The IDTechEx conference was held in Santa Clara, CA November 18 and 19, 2015, covering a wide range of topics including wearable devices and related technology such as sensors, printed electronics, and energy harvesting. This is one of the many items of interest from that conference.
As we’ve discussed here many times before, wearable Health Tech devices require new forms of user interface, so that the devices can convey information to the wearer. In addition to lights and displays, one effective approach is vibration to provide haptic feedback.
When the cellphone market exploded, designers needed a way to silently notify the user of an incoming call or other alert. This created a whole new industry for tiny electric motors with eccentric weights to create vibrations in phones. While these are small and require little power, they are still enormous by wearable standards. Novasentis is a company that has come up with a film-based solution. They make thin sheets of a polymer that has piezoelectric properties; when you apply an electrical current, the material expands along one direction, causing it to move. They create a 30-layer stack of this plastic film, and then send pulses of electricity through them in different patterns. The result is a vibration that can be felt by the wearer.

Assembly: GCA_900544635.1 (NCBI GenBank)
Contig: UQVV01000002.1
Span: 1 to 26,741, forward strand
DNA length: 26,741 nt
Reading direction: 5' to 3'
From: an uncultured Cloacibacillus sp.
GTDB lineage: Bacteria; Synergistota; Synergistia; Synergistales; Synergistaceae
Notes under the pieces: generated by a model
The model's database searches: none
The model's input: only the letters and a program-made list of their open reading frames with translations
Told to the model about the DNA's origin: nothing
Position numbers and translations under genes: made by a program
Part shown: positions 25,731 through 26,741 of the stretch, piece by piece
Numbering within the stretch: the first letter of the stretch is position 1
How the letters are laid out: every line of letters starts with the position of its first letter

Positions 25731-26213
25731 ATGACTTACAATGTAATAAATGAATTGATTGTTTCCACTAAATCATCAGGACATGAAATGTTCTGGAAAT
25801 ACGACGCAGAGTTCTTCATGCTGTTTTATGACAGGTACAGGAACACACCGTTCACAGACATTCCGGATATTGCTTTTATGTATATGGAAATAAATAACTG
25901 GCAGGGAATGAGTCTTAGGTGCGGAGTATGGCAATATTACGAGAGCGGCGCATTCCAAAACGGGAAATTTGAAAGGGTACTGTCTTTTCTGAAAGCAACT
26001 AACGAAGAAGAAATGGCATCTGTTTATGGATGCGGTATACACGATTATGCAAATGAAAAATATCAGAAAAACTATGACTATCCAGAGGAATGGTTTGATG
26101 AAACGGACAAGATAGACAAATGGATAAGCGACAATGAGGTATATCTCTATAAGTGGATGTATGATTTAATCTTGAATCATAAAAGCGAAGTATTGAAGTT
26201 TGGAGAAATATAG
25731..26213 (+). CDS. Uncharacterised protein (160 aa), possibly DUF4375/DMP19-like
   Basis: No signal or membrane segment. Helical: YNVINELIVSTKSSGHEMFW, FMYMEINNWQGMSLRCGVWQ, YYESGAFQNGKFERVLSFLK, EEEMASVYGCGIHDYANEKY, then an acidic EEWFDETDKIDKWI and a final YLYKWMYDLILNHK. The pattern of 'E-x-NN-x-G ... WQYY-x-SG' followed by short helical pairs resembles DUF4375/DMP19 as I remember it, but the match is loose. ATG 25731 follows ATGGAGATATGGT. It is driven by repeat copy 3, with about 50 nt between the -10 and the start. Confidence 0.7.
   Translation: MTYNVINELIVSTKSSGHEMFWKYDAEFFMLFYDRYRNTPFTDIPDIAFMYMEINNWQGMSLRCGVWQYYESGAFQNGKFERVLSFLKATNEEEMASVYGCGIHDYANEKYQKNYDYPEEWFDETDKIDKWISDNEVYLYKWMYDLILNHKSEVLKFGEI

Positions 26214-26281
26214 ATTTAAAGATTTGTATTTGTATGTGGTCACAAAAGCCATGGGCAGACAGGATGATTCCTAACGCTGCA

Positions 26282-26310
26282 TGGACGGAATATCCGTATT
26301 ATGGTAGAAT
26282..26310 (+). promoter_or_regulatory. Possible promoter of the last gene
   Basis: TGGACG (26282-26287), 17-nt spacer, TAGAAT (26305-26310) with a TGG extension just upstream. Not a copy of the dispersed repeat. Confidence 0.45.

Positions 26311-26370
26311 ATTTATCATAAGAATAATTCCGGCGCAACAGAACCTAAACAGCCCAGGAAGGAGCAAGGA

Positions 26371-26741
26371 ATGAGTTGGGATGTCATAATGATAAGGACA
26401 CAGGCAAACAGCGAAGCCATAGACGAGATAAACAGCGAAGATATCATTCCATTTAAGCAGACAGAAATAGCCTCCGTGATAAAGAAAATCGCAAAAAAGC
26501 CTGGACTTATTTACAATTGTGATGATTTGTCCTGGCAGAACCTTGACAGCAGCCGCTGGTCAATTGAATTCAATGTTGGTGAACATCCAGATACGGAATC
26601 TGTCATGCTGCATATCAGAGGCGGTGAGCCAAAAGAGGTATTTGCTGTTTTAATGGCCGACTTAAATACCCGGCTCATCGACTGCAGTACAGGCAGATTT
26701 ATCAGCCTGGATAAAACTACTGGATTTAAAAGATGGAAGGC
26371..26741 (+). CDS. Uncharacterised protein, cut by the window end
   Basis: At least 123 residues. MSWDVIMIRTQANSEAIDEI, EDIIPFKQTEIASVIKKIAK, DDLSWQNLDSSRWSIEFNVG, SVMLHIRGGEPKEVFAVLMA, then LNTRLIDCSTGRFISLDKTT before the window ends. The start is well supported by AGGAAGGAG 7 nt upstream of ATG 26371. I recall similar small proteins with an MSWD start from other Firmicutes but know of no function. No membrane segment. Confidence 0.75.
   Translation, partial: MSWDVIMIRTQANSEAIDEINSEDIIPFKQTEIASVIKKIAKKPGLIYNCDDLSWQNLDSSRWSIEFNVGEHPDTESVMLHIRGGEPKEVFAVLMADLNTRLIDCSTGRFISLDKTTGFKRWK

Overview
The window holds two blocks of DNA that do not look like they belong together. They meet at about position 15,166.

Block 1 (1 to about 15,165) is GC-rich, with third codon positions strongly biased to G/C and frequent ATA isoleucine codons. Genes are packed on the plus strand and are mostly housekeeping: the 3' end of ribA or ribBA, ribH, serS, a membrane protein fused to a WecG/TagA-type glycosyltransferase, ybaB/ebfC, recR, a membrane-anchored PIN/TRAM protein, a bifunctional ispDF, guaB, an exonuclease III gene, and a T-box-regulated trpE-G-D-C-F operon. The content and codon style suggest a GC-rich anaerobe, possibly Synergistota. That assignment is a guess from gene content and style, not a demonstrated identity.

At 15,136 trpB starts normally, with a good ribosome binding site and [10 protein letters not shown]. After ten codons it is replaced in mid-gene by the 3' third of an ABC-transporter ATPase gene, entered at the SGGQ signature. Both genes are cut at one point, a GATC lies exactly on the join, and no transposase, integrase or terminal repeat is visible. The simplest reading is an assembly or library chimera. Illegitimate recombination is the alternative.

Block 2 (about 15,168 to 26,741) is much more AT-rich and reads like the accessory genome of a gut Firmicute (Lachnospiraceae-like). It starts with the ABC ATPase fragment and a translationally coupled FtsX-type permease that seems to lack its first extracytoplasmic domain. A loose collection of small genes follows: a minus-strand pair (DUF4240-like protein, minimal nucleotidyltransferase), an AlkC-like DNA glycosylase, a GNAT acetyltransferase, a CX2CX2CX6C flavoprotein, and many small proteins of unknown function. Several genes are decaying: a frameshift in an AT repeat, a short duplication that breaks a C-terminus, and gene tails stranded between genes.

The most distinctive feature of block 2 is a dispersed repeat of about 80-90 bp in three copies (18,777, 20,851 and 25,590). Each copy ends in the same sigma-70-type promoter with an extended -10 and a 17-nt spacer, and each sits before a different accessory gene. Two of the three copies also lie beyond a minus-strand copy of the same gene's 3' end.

In the photo above, you see a traditional cellphone vibrating device at the top. To the left is a quarter for scale, and to the left of center is a stack of the plastic sheets. Four of these have been mounted on the flexible strip at the middle of the photo, which can be wrapped around a person’s wrist. When I tested this demo unit, I could feel the vibrations at different locations on my wrist. Different electrical patterns produced different vibrations that were easy to identify, so the one device could be used to signal a variety of events. The demo included a vibration that traveled around and around my wrist. And the devices could even be made to vibrate fast enough to create audible sounds.
The company plans to have the technology in production in 2016. This product could be highly useful for a wide range of wearable applications where you want to signal the wearer in a discrete or non-visual manner.